The manuscript centers around six iconic and/or severely threatened species, whose range extends across parts of what is today considered Portuguese territory. Via the Portugal chapter of ERGA (ERGA-Portugal), the researchers will generate high-quality genome sequences from these species. The species are the Iberian hare, the Azores laurel, the Black wheatear, the Portuguese crowberry, the Cave ground beetle and the Iberian minnowcarp. In ignorance of human-made political borders, some of these species also occupy large parts of the rest of the Iberian peninsula, highlighting the importance of transnational collaboration in biodiversity efforts. The researchers extracted samples from members of each of these species, and are building reference genome sequences from them. In some cases, these sequences will also be co-analyzed with additional population genomic data from the same species or genetic data from cohabiting species. The researchers aim to answer a variety of ecological and evolutionary questions using this information, including how genetic diversity is being affected by the destruction of their habitat, and how they are being forced to adapt as a consequence of the climate emergency.
The authors did a very good job in providing a justification for the choice of pilot species, a thorough methodological overview of current work, and well thought-out plans for future analyses once the genome sequences are available for study. The authors also describe plans for networking and training activities to foster a well-connected Portuguese biodiversity genomics community.
Applying a genomic analysis lens is important for understanding the ever faster process of devastation of our natural world. Governments and corporations around the globe are destroying nature at ever larger scales (Diaz et al. 2019). They are also destabilizing the climatic conditions on which life has existed for thousands of years (Trisos et al. 2020). Thus, genetic diversity is decreasing faster than ever in human history, even when it comes to non-threatened species (Exposito-Alonso et al. 2022), and these decreases are disrupting ecological processes worldwide (Richardson et al. 2023). This, in turn, is threatening the conditions on which the stability of our societies rest (Gardner and Bullock 2021). The efforts of Biogenome Portal and ERGA-Portugal will go a long way in helping us understand in greater detail how this process is unfolding in Portuguese territories.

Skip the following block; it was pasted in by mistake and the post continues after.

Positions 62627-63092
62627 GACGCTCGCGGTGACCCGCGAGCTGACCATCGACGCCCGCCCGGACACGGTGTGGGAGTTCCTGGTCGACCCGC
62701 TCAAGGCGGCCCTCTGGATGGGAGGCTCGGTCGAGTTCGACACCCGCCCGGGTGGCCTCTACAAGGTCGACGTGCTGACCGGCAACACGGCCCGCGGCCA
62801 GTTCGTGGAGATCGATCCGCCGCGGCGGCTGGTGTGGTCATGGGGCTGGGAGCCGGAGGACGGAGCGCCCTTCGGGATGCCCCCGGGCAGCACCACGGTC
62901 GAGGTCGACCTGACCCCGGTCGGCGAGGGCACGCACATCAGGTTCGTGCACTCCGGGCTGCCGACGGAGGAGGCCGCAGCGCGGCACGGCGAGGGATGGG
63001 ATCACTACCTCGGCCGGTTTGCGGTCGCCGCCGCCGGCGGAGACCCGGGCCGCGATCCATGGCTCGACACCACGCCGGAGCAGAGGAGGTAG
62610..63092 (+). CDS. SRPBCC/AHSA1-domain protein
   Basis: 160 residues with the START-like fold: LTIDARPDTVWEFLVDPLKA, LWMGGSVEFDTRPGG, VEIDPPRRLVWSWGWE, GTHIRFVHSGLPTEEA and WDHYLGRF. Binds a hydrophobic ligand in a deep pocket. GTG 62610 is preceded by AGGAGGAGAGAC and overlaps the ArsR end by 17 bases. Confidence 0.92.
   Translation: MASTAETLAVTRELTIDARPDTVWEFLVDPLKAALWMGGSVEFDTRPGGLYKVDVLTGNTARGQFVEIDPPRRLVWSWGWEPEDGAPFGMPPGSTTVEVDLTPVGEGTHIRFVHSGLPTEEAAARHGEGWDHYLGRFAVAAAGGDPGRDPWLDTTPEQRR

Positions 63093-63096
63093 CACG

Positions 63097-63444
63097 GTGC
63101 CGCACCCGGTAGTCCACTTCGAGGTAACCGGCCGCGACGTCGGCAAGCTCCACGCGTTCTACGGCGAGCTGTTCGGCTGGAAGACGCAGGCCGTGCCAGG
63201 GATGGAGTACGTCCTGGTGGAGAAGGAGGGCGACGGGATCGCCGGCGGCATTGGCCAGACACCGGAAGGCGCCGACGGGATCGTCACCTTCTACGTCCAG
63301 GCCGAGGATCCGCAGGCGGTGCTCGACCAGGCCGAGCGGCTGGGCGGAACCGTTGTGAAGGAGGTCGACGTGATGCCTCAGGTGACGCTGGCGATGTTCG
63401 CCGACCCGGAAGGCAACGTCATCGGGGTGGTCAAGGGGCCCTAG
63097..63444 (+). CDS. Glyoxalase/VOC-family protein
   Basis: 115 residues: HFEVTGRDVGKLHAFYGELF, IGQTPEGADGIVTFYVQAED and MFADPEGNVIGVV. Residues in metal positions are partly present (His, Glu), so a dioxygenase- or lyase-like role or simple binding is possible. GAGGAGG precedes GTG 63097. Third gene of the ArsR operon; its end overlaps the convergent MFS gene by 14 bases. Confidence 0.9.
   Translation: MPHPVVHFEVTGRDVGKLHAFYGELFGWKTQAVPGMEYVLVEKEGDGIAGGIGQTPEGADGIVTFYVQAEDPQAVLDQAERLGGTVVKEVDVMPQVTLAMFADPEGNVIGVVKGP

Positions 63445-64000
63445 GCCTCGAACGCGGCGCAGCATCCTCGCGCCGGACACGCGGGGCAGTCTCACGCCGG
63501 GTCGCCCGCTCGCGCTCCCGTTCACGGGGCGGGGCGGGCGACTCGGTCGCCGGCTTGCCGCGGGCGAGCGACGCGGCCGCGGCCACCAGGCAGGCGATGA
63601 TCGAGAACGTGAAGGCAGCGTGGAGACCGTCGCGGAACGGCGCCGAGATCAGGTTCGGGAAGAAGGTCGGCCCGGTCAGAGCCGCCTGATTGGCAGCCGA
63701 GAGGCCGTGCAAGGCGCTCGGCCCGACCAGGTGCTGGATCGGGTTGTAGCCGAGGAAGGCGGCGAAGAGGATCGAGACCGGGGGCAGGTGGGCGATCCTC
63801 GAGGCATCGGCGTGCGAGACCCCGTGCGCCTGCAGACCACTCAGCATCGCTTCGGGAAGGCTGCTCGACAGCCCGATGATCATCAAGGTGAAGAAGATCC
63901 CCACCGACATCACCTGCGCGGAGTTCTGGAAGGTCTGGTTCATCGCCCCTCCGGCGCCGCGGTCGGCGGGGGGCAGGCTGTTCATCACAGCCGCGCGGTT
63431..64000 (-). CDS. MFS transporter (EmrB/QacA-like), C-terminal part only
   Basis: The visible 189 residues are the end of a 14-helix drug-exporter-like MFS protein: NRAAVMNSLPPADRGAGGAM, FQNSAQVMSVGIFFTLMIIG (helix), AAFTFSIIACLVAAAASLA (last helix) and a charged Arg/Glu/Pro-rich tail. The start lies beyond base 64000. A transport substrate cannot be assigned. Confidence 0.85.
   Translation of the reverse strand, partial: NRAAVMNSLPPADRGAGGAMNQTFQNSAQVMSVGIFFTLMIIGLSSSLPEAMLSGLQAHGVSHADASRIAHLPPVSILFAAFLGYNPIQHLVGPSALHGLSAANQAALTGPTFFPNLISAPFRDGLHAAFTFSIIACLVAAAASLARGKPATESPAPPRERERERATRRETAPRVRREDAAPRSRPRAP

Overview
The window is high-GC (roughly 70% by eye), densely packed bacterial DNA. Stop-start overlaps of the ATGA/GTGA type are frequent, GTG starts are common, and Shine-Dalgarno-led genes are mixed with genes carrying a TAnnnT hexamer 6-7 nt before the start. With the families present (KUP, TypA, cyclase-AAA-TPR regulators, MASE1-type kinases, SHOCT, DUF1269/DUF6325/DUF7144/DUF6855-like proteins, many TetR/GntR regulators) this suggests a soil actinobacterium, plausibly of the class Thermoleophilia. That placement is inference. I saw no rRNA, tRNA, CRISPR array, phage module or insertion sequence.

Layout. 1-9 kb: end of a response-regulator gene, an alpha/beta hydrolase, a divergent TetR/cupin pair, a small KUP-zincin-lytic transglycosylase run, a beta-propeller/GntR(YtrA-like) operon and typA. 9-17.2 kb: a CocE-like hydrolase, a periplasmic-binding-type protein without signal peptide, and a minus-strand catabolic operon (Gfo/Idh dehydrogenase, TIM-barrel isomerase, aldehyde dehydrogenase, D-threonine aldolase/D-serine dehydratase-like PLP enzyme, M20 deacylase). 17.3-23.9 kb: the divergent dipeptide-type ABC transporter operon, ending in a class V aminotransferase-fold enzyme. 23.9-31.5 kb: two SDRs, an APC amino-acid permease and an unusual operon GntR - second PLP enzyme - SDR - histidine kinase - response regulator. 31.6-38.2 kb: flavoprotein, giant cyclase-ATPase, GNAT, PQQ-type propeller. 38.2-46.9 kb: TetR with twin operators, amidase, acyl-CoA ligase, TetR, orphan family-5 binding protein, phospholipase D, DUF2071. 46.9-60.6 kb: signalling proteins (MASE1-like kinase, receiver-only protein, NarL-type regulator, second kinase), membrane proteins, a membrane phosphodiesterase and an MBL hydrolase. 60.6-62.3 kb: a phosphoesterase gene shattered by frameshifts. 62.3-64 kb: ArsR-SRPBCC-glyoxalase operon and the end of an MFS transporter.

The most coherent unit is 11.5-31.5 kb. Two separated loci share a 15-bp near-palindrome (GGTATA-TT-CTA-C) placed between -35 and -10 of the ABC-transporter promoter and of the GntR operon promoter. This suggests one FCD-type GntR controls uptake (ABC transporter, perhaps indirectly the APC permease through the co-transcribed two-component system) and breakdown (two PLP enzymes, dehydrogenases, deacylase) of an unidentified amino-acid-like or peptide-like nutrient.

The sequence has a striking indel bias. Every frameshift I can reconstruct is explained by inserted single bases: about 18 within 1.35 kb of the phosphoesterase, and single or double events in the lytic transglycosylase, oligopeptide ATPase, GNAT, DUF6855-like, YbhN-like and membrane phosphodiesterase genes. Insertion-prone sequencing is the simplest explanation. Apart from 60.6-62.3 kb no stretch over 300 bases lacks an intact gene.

Díaz, Sandra, et al. "Pervasive human-driven decline of life on Earth points to the need for transformative change." Science 366.6471 (2019): eaax3100. https://doi.org/10.1126/science.aax3100
Exposito-Alonso, Moises, et al. "Genetic diversity loss in the Anthropocene." Science 377.6613 (2022): 1431-1435. https://doi.org/10.1126/science.abn5642
Gardner, Charlie J., and James M. Bullock. "In the climate emergency, conservation must become survival ecology." Frontiers in Conservation Science 2 (2021): 659912. https://doi.org/10.3389/fcosc.2021.659912
Mc Cartney, Ann M., et al. "The European Reference Genome Atlas: piloting a decentralised approach to equitable biodiversity genomics." bioRxiv (2023): 2023-09, ver. 2 peer-reviewed and recommended by Peer Community in Genomics. https://doi.org/10.32942/X20W3Q
Richardson, Katherine, et al. "Earth beyond six of nine planetary boundaries." Science Advances 9.37 (2023): eadh2458. https://doi.org/10.1126/sciadv.adh2458
Trisos, Christopher H., Cory Merow, and Alex L. Pigot. "The projected timing of abrupt ecological disruption from climate change." Nature 580.7804 (2020): 496-501. https://doi.org/10.1038/s41586-020-2189-9